So different are the cultures of Viet Nam and that to which most of us have grown accustomed in the U.S. The notion of children moving far away, parents estranged from their children, elders lonely and alone is rare in this land where my fellow pilgrims and I are meeting with elders surrounded and embraced by their children, grandchildren, aunts, uncles and cousins.
The Vietnamese do not engage in ancestor worship, but in ancestor veneration. Throughout one’s lifetime, family is core to identity. I’ve been so taken by the richness of life for the elders we’ve met, and children born into what we call extended family. How is this so?
A few years ago, amid one of the Soldier’s Heart pilgrimages here, the bus bound for Black Lady Mountain (another story for another day), broke down with a flat tire. Its passengers—mostly U.S. veterans—emptied out into the narrow dirt road. A diminutive older woman appeared, motioning them to come to her home for tea. How to believe that the same men who had been on “the other side” were now warmly welcomed by this woman whose brother had fought and died on that side? Witness Madame Ky and her beautiful family, now welcoming us. Such is the nature of the Vietnamese toward Americans ready to experience such grace.
I can still see the fierce love in his eyes, hear his uproarious laugh, and witness the deep jagged scar in his side (imprint of an M16). Tam Tien is imprinted in my heart. A Viet Cong veteran, he has welcomed Americans, including U.S. veterans of the American War, to his family compound on the banks of a tributary of the Mekong River. Land laid waste by American bombs has been brought back to life by Tam Tien, his family, and Mama Nature and has become Song Tien. While luxuries are sparse, hospitality is abundant and the evidence of well-knit family is pervasive. With Tam Tien and one another, we dined every night in a gazebo on cuisine that spanned elephant ear fish and rice to fresh mangos and dragon eyes (think lychee nuts) and above all, captivating conversation and more. Imagine an evening that held a concert of folk artists dancing, singing, and performing on instruments that included this one-string specimen!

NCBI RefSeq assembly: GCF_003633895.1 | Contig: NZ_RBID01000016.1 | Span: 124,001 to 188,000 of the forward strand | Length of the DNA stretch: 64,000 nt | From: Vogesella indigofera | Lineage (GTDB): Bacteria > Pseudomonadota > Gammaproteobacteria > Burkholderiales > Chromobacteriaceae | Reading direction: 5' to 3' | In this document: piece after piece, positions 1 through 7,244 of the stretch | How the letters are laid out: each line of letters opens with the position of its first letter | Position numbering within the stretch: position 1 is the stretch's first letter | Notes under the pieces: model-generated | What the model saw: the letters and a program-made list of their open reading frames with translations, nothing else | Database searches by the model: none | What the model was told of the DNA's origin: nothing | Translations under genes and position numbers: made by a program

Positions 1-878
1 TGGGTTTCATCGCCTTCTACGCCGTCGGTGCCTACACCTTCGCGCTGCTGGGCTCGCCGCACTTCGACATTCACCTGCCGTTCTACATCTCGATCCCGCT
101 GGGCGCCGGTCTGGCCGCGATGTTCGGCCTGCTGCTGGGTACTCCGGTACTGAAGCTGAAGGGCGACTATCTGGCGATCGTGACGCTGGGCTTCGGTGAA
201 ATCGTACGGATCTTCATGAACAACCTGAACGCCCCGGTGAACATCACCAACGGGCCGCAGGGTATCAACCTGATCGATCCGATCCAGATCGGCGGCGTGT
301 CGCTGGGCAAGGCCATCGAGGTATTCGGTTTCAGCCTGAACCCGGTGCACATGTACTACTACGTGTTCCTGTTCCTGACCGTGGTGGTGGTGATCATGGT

Ah yes, I did take a swim with others in that tributary of the Mekong, and early one morning knew it was time for a swim across the river. BUT I forgot to spot my point of departure; thank heavens for the Song Tien sign rising from the greenery as my daytime “lighthouse”.
The children have won my heart—and the focus of my photography! Witness a moment of our visit to the kindergarten built by Soldier’s Heart contributions, not far from Song Tien. These little ones are becoming adept in English as well as the wisdom of kindness from the outset.
Jump ahead to now, Armistice Day, one hundred years after that agreement intended as the outer bookend of “The War to End All Wars”. Our group held a circle ceremony of sharing, prayer, reflection, and incense at an altar in the pagoda (home compound) of Thich Nhat Hanh, on the banks of the Perfume River near Hue. May all who died in that war now be at peace. In the customs of the Vietnamese, they would no longer be recognized at the family altar, for after 100 years (4-5 generations), their souls would have entered new beings.
May the souls of us all find new ways of being in mindful and compassionate kinship—
Love and Hoa Binh (peace),